Tension escalates on India-Pakistan border

12 dead and 40,000 displaced as neighbors trade fire in disputed Kashmir region
Tension escalates on India-Pakistan border

Indian soldiers in Kashmir's frontier district of Kupwara patrol the 740-kilometer Line of Control, a de facto border dividing the disputed region amid continuous skirmishes. (Photo by Umer Asif/ucanews.com)

More than 40,000 villagers have fled their homes since Indian and Pakistani soldiers began exchanging fire across their borders, raising concerns over the traumatized lives of common people in the violence-hit region.

At least 12 people including seven civilians have been killed in skirmishes since Jan. 18 across the Line of Control, a military demarcation agreed by both nations across Kashmir.

The exchange of fire become heavier on Jan. 19, forcing India's Jammu and Kashmir state to sound a red alert asking people in frontier areas to move out of their homes and take shelter in government safe houses. 

Local media reports said 40,000 people have fled border areas, bringing normal life to a grinding halt as they have abruptly left regular activities of schooling, farming and cattle rearing.

"Villages in the border area of Jammu province are dark and deserted. The area is being continuously shelled. The people fled to safety," the government advisory said.

Local leaders such as Bishop Ivan Pereira of Jammu–Srinagar Diocese have expressed concern over the mounting tension between the nuclear-powered South Asian rivals.

"The situation is worrisome as precious human lives are getting lost. We pray that such hostilities between both sides end soon," Bishop Pereira told ucanews.com.

The simmering tension increased after Pakistan started heavy shelling, according to India. However, Pakistani officials claim India fired first in a violation of a 2003 ceasefire agreement.

India often accuses Pakistan of supporting an insurgency in the Indian part of Kashmir, an allegation Pakistan has consistently denied.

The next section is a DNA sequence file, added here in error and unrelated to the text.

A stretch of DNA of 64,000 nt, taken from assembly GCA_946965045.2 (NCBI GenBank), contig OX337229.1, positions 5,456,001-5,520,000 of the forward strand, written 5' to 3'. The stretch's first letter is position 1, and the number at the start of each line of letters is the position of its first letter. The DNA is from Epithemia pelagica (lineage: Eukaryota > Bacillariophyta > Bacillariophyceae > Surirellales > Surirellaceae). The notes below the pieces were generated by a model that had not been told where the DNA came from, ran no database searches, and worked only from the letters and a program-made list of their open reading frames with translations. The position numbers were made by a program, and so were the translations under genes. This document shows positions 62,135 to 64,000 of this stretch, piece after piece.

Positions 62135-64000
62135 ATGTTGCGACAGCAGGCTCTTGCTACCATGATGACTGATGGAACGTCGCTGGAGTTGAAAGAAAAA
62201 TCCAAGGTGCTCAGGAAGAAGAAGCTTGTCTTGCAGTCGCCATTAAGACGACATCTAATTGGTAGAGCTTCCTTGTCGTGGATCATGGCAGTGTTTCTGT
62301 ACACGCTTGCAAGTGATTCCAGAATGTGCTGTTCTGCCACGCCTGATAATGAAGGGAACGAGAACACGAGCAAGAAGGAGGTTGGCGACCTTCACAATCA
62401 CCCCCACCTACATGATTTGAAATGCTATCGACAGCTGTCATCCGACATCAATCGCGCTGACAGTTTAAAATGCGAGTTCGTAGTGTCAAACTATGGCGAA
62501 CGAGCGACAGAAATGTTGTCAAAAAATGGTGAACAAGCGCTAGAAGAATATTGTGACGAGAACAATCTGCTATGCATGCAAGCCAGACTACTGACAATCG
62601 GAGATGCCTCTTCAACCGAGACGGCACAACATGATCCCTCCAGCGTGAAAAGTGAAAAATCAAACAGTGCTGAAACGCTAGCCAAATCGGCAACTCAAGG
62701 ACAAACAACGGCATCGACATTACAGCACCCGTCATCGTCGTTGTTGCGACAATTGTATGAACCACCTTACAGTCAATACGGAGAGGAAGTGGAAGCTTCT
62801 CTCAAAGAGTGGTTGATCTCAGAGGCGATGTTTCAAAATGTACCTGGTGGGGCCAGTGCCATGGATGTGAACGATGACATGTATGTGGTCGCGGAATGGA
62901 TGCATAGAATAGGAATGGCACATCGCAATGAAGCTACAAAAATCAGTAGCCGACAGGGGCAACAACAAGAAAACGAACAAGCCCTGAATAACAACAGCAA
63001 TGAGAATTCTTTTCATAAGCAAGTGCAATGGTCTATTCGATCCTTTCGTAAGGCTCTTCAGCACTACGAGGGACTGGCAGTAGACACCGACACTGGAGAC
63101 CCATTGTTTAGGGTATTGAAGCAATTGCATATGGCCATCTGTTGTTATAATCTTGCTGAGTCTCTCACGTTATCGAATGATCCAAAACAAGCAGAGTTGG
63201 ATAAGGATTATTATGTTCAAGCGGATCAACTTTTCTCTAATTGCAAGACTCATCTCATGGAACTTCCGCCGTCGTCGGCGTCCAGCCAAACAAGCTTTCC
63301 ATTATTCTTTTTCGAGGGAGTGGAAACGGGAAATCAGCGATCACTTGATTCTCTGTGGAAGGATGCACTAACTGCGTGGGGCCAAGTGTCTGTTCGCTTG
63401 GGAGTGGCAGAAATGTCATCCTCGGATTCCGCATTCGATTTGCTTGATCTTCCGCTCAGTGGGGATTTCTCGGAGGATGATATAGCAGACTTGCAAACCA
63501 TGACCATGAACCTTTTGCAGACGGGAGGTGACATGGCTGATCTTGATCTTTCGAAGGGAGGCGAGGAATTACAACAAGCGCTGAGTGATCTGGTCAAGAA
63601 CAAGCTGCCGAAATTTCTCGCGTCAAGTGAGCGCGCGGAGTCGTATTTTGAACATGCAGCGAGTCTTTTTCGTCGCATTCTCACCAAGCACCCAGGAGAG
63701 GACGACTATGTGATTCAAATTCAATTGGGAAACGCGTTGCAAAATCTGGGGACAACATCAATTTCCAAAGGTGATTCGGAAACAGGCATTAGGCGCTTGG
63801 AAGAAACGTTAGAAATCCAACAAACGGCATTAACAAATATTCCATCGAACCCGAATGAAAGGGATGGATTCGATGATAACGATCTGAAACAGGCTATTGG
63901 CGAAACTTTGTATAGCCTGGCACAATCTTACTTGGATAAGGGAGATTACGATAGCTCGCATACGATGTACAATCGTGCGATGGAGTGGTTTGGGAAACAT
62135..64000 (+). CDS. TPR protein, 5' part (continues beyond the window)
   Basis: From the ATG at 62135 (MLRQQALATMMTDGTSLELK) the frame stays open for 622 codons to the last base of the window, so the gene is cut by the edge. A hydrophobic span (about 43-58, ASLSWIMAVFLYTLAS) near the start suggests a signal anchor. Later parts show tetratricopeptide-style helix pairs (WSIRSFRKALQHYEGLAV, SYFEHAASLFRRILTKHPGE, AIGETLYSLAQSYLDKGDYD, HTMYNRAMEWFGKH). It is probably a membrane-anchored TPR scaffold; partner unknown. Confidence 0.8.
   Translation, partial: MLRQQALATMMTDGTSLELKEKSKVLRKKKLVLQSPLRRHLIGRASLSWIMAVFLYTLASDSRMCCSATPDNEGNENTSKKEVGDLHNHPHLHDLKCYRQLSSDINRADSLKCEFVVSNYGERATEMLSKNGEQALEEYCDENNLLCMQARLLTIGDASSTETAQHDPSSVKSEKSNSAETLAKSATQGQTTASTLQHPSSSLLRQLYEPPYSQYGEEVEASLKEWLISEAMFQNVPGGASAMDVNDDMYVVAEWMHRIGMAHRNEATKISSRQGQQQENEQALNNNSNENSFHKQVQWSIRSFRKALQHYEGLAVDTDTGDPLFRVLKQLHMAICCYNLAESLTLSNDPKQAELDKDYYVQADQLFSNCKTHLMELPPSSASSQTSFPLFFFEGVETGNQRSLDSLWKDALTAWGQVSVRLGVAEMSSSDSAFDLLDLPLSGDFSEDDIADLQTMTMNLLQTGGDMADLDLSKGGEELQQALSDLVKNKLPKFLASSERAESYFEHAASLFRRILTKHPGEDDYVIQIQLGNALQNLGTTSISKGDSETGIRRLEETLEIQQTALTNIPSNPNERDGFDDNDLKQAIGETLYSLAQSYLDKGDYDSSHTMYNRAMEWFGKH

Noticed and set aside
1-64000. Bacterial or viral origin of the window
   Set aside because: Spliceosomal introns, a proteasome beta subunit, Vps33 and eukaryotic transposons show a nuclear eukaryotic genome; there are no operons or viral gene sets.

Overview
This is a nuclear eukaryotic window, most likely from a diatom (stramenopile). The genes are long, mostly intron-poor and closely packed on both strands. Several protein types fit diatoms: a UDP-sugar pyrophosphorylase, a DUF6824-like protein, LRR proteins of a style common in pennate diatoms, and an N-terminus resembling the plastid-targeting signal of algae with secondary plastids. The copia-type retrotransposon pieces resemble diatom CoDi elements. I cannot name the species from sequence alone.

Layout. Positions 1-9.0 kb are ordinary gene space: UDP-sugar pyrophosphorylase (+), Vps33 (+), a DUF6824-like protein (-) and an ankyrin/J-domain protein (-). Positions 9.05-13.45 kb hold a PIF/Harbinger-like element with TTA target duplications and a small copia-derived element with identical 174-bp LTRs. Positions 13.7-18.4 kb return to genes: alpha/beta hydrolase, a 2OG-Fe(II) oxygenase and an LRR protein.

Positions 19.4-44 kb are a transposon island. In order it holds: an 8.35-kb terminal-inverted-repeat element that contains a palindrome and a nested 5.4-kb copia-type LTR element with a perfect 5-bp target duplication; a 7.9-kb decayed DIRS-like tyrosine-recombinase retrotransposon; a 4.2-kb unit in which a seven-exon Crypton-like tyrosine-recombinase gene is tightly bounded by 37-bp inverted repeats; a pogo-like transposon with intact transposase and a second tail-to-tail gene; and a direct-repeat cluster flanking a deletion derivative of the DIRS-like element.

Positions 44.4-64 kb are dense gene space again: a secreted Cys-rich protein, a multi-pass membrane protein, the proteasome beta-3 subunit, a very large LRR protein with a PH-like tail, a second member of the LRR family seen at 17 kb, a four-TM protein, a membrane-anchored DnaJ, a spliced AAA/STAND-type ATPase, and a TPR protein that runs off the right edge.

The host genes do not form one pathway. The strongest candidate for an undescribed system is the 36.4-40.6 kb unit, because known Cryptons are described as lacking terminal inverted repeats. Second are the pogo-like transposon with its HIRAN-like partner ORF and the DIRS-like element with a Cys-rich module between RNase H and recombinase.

India also accuses Pakistan of supporting "a freedom struggle" in Indian Kashmir against Indian administration. Some groups have also taken up arms in an effort to separate Kashmir from India.

The conflict dates back to 1947 when India and Pakistan become separate states after British rule ended. Both countries claim Kashmir in full and have fought at least three wars and countless skirmishes over it.

Calls to end violence and stress dialogue have come from leaders, including church officials. Past talks have failed to find a lasting solution and recent efforts have been a non-starter because of the pre-conditions of both nations.

"Dialogue is the best way to achieve results without shedding blood and without creating any animosity. We urge both countries to talk as violence is not a solution to any issue," Bishop Pereira said.

Jammu and Kashmir Chief Minister Mehbooba Mufti said the people of her state had suffered most because of the conflict.

"We want both countries to end hostilities. Incidents of shelling are proof that the people of the state are the worst victims of acrimony between the neighboring countries," Mufti said. 

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Kashmir's separatist leader Syed Ali Geelani also appealed to both nations to demonstrate restraint and play a constructive role in achieving a peaceful resolution of the Kashmir issue. 

"War and inconsistencies are not options. Instead, they cause devastation and destruction. Both India and Pakistan are nuclear countries and any flare-up can prove detrimental," Geelani said in a statement. 

According to government data, 583 incidents of firing on borders were recorded in 2014, with 405 in 2015 and 449 in 2016 before leaping to 881 in the first 11 months of 2017.

From 2014 to November 2017, 55 civilians and 44 soldier have been killed on Kashmir's borders. 

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